But then, just a few months back, we got a rousing and vivid reminder!  And it came from an unexpected source from the other side of the globe!  Fed up with decades of rule by corrupt dictators, working people in Tunisia and Egypt took to the streets - and they stayed there!  Day after day after day, in the hundreds of thousands, they occupied the streets and public squares.  The powers that be tried everything in their usual bag of tricks to defuse the movement.  They sent police to disperse the crowds, they hired right wing thugs, ala the Tea Party, to beat up protesters, they sent the bought off politicians out to promise they were do better, and they used the media to plead with folks to go home and wait until the next elections.  But none of it worked!  They'd learned the hard way that the only way to win is to take to the streets, shut down business as usual and build a movement independent of the bought off politicians!  And because of that, the dictators fell!  What the workers and farmers of North Africa did was historic!  It was inspiring!  AND, it proved contagious!

Just weeks after the dramatic upheavals in North Africa had flashed across our TV screens, Governor Scott Walker launched his attack on Wisconsin's public workers - targeting their collective bargaining rights, wages and benefits.  Walker & company probably expected it'd be a cake walk - that there'd be some union resolutions passed in protest, and maybe a march or two where most of the speakers would urge folks to register to vote and volunteer to put in a different faction of bought off politicians in the next, distant, election cycle.  But that's not what happened!  What happened is Madison became like Cairo!  Tens of thousands of people flooded the streets, and event took over the State Capitol building.  Protests erupted in cities and towns across the state; students walked out of their schools; and people who had never protested anything before put their hats and mittens on, and went outside and made history!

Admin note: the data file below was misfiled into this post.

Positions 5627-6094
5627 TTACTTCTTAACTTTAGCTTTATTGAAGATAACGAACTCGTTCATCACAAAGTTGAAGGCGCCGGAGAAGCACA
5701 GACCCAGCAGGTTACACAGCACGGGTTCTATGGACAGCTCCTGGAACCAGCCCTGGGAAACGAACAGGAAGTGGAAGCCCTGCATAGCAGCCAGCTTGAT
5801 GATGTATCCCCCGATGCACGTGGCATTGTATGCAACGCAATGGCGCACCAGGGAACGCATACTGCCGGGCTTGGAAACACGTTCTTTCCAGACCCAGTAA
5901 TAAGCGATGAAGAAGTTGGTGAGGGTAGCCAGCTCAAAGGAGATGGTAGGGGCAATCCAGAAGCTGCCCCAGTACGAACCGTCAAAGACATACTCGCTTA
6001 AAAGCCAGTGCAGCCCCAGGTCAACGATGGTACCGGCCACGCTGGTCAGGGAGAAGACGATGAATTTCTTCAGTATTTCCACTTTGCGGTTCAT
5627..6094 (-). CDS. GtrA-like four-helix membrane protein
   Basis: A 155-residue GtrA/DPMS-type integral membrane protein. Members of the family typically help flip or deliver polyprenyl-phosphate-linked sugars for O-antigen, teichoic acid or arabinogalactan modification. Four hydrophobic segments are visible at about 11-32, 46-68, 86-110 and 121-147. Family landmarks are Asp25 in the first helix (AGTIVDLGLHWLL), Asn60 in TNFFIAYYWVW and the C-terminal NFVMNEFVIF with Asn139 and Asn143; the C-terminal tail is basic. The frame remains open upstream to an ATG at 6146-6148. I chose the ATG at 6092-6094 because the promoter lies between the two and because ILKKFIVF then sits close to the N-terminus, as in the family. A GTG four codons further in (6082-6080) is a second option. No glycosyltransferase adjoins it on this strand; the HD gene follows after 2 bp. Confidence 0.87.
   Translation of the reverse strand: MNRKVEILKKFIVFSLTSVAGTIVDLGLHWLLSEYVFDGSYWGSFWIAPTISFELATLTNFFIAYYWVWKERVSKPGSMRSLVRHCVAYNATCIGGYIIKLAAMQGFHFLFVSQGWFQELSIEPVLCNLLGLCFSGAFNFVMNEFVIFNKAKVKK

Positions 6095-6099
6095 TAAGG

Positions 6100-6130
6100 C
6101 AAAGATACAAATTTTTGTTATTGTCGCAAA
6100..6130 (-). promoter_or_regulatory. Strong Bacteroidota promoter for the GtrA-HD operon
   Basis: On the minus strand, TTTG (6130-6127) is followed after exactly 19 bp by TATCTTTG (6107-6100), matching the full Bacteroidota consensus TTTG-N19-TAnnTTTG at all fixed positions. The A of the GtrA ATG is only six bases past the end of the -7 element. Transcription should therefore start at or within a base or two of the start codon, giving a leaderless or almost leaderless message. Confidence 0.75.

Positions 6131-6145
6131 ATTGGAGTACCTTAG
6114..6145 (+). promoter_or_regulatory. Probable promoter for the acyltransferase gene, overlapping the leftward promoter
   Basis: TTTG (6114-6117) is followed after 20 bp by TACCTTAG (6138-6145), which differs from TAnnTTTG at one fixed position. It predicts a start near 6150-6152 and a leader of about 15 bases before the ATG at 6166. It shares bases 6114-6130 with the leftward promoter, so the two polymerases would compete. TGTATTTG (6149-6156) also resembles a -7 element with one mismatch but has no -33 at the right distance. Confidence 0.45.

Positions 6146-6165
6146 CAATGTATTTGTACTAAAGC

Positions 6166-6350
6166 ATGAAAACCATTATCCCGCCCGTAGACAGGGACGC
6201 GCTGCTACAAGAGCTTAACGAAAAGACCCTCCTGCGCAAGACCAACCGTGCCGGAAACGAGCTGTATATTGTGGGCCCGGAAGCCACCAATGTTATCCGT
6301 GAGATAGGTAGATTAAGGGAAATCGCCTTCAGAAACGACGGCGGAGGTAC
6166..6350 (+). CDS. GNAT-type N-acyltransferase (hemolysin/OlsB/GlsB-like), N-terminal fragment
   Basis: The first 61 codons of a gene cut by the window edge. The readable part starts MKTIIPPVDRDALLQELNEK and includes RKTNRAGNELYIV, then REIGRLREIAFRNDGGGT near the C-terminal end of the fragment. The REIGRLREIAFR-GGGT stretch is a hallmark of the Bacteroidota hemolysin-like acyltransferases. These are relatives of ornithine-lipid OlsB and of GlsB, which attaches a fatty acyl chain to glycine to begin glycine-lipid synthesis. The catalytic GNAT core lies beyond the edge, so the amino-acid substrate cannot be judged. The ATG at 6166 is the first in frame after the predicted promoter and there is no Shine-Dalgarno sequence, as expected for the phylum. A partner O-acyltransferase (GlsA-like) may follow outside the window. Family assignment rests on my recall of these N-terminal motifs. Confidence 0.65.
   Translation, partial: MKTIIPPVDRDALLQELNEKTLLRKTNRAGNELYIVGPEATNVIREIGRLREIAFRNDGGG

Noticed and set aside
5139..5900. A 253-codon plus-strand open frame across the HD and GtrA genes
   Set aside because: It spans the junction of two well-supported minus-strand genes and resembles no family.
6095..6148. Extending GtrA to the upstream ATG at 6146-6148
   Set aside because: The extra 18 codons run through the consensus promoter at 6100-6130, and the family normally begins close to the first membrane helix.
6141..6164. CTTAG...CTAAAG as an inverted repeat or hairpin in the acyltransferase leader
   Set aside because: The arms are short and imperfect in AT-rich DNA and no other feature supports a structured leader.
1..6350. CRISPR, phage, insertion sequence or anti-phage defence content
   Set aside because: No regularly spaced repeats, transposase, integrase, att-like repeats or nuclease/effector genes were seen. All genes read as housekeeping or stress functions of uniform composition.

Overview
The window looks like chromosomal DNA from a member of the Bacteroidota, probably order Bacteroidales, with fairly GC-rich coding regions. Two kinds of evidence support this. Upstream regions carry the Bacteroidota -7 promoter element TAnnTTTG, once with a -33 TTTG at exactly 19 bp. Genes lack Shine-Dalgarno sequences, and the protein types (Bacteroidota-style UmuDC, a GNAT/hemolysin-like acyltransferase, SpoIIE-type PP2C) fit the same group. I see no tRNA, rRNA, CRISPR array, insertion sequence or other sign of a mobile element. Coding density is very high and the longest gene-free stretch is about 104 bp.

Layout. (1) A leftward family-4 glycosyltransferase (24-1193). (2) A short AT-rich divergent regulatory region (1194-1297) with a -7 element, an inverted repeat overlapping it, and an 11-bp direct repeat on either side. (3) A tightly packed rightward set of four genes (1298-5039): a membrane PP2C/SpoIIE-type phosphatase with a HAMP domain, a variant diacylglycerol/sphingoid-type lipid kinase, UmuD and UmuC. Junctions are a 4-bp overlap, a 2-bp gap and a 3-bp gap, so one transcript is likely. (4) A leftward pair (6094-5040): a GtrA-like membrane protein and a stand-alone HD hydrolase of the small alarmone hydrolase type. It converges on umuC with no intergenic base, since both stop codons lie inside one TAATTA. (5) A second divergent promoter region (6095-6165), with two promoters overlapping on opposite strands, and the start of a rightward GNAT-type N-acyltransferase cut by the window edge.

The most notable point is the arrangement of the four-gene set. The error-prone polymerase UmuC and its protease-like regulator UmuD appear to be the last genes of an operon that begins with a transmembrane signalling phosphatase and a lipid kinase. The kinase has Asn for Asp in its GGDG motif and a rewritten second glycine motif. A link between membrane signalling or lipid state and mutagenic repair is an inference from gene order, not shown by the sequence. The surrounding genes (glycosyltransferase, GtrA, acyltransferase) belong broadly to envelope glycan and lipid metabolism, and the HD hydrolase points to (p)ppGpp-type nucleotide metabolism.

And just like Egypt, none of the usual bag of tricks the powers that be tried worked.  Week after week after week we stayed in the streets.  We did so good - we had resurrected the militant traditions of the past!  But then we stumbled.  When the 14 state senators who had fled to Illinois returned, they toured the state and asked us to shift gears, and to instead go back to focusing on the upcoming elections.  Despite having been burned by them so many times in the past, we somehow found ourselves falling for their sweet talk once again.